Democratic Republican Party (South Korea)
|Succeeded by||Democratic Justice Party|
|Political position||Right-wing to Far-right|
|Colours||Brown and Blue|
|Democratic Republican Party|
|Revised Romanization||Minju Gonghwadang|
The Democratic Republican Party (DRP) was a conservative, authoritarian and broadly state corporatist or nationalist political party in South Korea, ruling from shortly after its formation on February 2, 1963, to its dissolution under Chun Doo-hwan in 1980.
Under the control of Park Chung Hee, President of South Korea from his military coup d'état of 1961 until his assassination in 1979, the party oversaw a period of accelerated, state-directed industrialization and socio-economic modernization known as the "Miracle of the Han River", where a predominantly poor and agrarian country was transformed into an industrial "tiger economy". The combination of state and corporate chaebol power pioneered by the party continues to be deeply built into the foundations of the South Korean economic system.
Following the promulgation in October 1972 of the Yushin Constitution, which implemented numerous authoritarian centralizing measures such as the direct appointment of a third of the National Assembly by the President, the DRP assumed an unprecedented level of political power. For the next eight years, South Korea was essentially a one-party state ruled by the DRP.
After Park's assassination on 26 October 1979 and the seizure of power by Chun Doo-hwan in the coup d'état of December Twelfth, the DRP was dissolved in 1980, and nominally superseded by the Korean National Party. However, leadership of the state was assumed by the Democratic Justice Party, which may be seen as a spiritual successor of the DRP in terms of its constitutional vision and mimicking of Park's leadership style. Through this evolution, the Grand National Party may be seen as the modern heir of the DRP, though the policies advocated by Korean conservatives have changed significantly since South Korea's democratization in the late 1980s and 1990s.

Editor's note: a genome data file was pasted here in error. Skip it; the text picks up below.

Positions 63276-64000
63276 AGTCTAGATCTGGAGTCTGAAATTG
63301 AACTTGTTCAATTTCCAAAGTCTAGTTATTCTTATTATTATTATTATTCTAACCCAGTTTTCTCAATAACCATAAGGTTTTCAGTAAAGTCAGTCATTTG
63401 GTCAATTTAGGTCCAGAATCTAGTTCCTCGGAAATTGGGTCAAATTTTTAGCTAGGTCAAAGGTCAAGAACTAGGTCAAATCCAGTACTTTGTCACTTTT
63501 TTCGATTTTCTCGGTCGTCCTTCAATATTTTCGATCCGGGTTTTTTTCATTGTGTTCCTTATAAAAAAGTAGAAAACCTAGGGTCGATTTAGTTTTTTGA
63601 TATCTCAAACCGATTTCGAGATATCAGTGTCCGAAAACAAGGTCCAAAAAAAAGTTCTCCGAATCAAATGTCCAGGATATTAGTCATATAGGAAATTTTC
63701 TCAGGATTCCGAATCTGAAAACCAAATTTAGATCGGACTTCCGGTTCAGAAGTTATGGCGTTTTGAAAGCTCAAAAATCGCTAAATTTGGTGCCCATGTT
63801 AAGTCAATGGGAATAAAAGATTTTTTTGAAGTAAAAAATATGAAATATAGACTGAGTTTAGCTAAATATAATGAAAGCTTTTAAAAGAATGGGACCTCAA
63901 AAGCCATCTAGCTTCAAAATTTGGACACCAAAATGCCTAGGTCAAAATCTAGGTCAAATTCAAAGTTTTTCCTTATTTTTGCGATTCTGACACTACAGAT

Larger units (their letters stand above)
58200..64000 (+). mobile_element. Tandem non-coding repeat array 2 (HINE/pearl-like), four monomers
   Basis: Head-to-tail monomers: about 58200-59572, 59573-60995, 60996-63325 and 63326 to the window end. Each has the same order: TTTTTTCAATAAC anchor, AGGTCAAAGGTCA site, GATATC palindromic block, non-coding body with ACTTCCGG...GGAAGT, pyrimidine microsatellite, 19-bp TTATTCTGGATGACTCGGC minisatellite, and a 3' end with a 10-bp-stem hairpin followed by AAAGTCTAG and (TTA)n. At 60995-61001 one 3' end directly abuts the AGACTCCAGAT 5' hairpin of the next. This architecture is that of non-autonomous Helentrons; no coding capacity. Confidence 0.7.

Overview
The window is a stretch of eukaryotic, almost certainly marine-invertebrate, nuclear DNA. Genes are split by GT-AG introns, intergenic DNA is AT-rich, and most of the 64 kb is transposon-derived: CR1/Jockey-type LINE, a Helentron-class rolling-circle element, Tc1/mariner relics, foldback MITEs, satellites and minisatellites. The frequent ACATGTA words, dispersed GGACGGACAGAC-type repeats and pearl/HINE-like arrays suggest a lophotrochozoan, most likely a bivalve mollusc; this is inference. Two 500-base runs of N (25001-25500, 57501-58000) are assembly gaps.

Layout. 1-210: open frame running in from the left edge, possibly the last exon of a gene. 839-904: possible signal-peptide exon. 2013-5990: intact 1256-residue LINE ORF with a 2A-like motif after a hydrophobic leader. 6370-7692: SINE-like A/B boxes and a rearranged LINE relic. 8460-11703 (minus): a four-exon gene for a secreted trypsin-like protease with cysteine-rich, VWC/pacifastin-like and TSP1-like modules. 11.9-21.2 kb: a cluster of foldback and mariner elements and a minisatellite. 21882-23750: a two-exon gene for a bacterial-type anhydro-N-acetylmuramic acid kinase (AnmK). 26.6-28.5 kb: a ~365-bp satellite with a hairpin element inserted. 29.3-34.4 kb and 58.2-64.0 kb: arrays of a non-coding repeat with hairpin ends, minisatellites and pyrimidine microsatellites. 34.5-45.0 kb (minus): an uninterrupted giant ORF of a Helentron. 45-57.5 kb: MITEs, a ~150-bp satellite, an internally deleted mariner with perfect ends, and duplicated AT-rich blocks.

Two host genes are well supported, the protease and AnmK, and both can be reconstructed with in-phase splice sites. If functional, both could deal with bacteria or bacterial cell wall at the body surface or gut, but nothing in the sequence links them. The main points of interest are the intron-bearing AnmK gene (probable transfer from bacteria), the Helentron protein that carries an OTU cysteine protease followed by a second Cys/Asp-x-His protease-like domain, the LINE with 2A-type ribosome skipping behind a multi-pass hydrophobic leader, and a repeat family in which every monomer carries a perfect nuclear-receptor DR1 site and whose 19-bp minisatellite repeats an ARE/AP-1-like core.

|Election||Candidate||Total votes||Share of votes||Outcome||Party Name|
|1963||Park Chung-hee||4,702,640||46.6%||Elected||Democratic Republican Party|
|1967||Park Chung-hee||5,688,666||51.4%||Elected||Democratic Republican Party|
|1971||Park Chung-hee||6,342,828||53.2%||Elected||Democratic Republican Party|
|1972||Park Chung-hee||2,357 (electoral vote)||99.91%||Elected||Democratic Republican Party|
|1978||Park Chung-hee||2,578 (electoral vote)||99.96%||Elected||Democratic Republican Party|
|Election||Total seats won||Total votes||Share of votes||Outcome of election||Election leader||Party Name|
110 / 175
|3,112,985||33.5%||110 seats; Majority||Park Chung-hee||Democratic Republican Party|
129 / 175
|5,494,922||50.6%||19 seats; Majority||Park Chung-hee||Democratic Republican Party|
113 / 204
|5,460,581||48.8%||16 seats; Majority||Park Chung-hee||Democratic Republican Party|
146 / 219
|4,251,754||38.7%||40 seats; Majority||Park Chung-hee||Democratic Republican Party|
145 / 231
|4,695,995||31.7%||2 seats; Majority||Park Chung-hee||Democratic Republican Party|
- Kohli, A. (2004). State-Directed Development: Political Power and Industrialization in the Global Periphery. Cambridge: Cambridge University Press. p. 92.
- Kwak, Ki-Sung (2012), Media and Democratic Transition in South Korea, Routledge, p. 31
- Kim, B. K. & Vogel, E. F. (eds.) (2011). The Park Chung Hee Era: The Transformation of South Korea. Harvard University Press. p. 125.
- Youngmi Kim, The Politics of Coalition in Korea (Taylor & Francis, 2011) p22
- Kohli, p. 27.